Jade is the lifeblood of the island of Kekon. It has been mined, traded, stolen, and killed for — and for centuries, honorable Green Bone warriors like the Kaul family have used it to enhance their magical abilities and defend the island from foreign invasion.
Now, the war is over and a new generation of Kauls vies for control of Kekon’s bustling capital city. They care about nothing but protecting their own, cornering the jade market, and defending the districts under their protection. Ancient tradition has little place in this rapidly changing nation.
When a powerful new drug emerges that lets anyone — even foreigners — wield jade, the simmering tension between the Kauls and the rival Ayt family erupts into open violence. The outcome of this clan war will determine the fate of all Green Bones — from their grandest patriarch to the lowliest motorcycle runner on the streets — and of Kekon itself.
Jade City is the first novel in an epic trilogy about family, honor, and those who live and die by the ancient laws of blood and jade.
The characters in this novel were likeable, relatable and interesting. There was the calm and gentle-hearted Lan, who was the eldest sibling of the Kaul family, and the new Pillar of the No Peak clan; the expressive and volatile Hilo, who was the leader of the clan’s military; and Shae, the youngest daughter who returned from her studies abroad and did not want anything to do with the clan or jade.
Underneath the intricate plot was the sibling dynamics between Lan, Hilo, Shae, the adoptive brother Anden. They loved each other and yet, being part of a family that held immense power in the city of Janloon, their relationships were complicated.
The whole concept of the story reminded me of those Chinese martial art movies that I used to love back in the day.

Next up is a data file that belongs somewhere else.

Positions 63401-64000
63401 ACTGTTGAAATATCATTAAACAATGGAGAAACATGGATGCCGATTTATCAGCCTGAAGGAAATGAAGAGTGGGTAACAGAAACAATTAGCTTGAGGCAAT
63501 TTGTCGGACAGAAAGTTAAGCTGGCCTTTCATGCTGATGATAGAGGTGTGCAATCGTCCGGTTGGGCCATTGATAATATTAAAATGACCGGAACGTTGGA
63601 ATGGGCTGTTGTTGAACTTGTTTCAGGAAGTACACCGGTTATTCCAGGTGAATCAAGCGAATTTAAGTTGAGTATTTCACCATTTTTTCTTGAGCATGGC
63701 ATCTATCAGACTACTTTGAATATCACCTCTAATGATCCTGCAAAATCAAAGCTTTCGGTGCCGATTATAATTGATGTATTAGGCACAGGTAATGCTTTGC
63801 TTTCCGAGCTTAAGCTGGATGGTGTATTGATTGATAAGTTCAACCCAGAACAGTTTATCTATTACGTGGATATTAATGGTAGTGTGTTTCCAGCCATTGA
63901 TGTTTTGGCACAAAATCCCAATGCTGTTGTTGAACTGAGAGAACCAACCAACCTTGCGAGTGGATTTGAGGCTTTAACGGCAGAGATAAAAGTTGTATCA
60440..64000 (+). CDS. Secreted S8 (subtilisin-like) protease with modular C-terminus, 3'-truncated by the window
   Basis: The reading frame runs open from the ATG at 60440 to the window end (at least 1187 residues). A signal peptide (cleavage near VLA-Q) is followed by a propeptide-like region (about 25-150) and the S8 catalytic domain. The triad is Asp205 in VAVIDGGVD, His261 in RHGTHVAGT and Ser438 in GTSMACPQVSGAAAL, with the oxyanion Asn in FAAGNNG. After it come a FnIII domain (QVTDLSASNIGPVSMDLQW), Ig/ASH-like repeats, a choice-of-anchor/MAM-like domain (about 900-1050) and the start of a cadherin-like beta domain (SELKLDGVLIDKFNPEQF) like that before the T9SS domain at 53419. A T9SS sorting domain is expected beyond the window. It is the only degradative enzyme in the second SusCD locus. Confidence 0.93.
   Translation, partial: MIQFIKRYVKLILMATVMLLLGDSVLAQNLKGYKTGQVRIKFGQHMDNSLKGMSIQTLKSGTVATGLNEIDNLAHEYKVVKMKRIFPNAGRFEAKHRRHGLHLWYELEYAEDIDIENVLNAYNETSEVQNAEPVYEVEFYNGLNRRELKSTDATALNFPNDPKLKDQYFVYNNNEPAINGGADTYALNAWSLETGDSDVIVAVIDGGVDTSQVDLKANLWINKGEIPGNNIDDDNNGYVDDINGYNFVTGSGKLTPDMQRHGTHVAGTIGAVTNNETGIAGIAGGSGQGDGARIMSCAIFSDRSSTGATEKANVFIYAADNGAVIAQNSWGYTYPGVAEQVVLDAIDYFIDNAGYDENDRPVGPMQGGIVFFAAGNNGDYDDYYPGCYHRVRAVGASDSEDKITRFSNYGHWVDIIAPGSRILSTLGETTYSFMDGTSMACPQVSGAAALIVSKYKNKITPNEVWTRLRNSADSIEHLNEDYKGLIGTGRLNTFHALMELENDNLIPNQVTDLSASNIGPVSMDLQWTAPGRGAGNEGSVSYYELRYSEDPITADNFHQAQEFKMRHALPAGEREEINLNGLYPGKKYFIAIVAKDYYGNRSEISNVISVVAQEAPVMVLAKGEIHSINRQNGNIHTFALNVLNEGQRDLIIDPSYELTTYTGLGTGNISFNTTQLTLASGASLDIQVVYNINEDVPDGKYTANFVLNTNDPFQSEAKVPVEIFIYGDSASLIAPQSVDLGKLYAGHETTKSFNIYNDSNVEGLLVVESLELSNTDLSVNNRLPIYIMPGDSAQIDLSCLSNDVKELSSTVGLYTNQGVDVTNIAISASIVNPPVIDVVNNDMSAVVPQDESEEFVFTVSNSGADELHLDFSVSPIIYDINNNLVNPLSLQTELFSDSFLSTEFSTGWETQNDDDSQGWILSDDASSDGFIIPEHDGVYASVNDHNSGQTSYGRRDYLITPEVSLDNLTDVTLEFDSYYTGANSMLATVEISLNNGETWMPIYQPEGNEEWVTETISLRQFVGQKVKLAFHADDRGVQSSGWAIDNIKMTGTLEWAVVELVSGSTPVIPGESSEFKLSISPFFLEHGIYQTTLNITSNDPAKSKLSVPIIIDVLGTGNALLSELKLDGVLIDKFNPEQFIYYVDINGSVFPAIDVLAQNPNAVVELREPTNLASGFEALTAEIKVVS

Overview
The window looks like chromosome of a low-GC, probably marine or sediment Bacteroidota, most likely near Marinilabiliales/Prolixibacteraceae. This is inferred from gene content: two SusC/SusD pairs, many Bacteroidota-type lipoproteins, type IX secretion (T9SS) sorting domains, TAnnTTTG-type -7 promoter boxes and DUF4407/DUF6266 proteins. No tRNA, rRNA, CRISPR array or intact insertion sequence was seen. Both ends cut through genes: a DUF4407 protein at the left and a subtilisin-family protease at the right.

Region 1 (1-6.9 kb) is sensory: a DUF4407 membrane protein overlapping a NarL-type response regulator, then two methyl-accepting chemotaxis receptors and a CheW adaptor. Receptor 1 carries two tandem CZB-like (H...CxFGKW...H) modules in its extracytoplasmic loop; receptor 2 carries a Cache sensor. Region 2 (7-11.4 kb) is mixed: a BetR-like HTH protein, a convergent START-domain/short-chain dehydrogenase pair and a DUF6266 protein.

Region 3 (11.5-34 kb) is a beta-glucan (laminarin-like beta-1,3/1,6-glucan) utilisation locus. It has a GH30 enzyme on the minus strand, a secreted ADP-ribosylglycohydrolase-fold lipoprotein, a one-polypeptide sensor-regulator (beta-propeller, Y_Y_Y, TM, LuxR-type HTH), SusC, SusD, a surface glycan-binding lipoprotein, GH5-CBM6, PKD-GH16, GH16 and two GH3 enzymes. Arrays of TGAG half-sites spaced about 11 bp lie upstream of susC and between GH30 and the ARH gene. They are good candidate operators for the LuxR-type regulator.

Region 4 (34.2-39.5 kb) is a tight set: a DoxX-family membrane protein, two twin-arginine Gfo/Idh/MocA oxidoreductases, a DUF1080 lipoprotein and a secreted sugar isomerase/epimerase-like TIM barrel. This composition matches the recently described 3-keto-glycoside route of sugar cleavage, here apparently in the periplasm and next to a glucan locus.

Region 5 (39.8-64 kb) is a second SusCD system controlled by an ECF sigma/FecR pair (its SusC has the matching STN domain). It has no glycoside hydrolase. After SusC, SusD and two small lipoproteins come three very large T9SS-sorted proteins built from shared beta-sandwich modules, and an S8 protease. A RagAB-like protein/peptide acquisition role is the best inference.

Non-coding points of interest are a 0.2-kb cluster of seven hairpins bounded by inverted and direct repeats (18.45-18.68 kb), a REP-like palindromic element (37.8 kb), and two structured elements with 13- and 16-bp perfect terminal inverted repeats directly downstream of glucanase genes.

There was a plot twist that slapped me in the face and broke my heart, and was completely unexpected.
The WORLDBUILDING. I loved learning about the political structure of the clan as well as the governing body in Kekon. I loved learning about the culture and the history of Kekon and the surrounding nations. It felt Asian-inspired and yet different from the world that we live in today. The world of jade felt real to me as I was reading this book.
The audiobook was fantastic.
As much as I loved Lan, Hilo and Anden, I wished that there was more… empowered women in this novel. Sure, there were a handful of confident and independent women (such as Shae and Wen,) but they didn’t play as central of a role as I had hoped in influencing the plot towards the end. Wishing that there would be more girl power in the next book.
Although the plot was engaging overall, I found that the politics towards the end of the book bogged down the pacing a bit. Rather than the fast-paced Greenbone action scenes that I was expecting, the later chapters were filled with board meetings and negotiations.
Overall, I enjoyed Jade City because of the lovable characters and the immersive Asian-inspired setting. If you’re looking for action, fantasy, and lots of family drama, give this book a try!
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